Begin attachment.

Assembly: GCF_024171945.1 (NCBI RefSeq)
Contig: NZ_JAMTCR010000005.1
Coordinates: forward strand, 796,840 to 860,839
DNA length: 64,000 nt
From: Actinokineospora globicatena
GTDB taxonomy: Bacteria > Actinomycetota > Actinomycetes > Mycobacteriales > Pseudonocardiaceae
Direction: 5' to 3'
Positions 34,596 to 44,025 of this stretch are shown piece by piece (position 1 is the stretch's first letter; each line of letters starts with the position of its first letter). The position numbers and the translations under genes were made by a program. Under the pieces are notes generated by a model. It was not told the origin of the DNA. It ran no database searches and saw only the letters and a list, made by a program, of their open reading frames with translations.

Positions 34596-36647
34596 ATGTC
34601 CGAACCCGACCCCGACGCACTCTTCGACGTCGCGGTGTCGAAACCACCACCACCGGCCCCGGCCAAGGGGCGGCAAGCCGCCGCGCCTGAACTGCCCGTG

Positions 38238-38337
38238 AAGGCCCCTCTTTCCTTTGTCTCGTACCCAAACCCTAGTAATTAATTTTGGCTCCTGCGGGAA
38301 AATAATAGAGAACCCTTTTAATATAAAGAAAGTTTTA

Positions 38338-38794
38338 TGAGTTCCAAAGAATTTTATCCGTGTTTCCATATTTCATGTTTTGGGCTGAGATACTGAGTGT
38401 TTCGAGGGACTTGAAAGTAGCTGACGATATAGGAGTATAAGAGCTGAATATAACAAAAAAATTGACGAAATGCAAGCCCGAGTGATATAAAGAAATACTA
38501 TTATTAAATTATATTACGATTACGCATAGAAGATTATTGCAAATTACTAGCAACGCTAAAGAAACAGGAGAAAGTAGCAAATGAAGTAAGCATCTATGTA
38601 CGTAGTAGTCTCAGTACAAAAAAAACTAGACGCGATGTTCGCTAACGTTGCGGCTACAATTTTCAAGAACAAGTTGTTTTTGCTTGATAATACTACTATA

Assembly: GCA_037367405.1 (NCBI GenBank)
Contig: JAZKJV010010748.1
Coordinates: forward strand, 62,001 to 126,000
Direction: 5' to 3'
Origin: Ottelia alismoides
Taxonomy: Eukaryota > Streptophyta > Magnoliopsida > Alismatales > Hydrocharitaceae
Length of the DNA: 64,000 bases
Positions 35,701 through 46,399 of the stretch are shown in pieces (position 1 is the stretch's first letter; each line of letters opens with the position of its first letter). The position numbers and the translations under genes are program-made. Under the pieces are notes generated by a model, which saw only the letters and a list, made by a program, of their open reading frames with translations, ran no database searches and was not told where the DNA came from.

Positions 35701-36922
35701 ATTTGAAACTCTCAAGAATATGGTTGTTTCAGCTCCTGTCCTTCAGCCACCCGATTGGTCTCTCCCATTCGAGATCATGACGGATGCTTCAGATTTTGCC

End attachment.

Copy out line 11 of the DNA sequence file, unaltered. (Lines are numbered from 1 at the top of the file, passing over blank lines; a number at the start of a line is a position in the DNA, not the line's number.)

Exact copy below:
34601 CGAACCCGACCCCGACGCACTCTTCGACGTCGCGGTGTCGAAACCACCACCACCGGCCCCGGCCAAGGGGCGGCAAGCCGCCGCGCCTGAACTGCCCGTG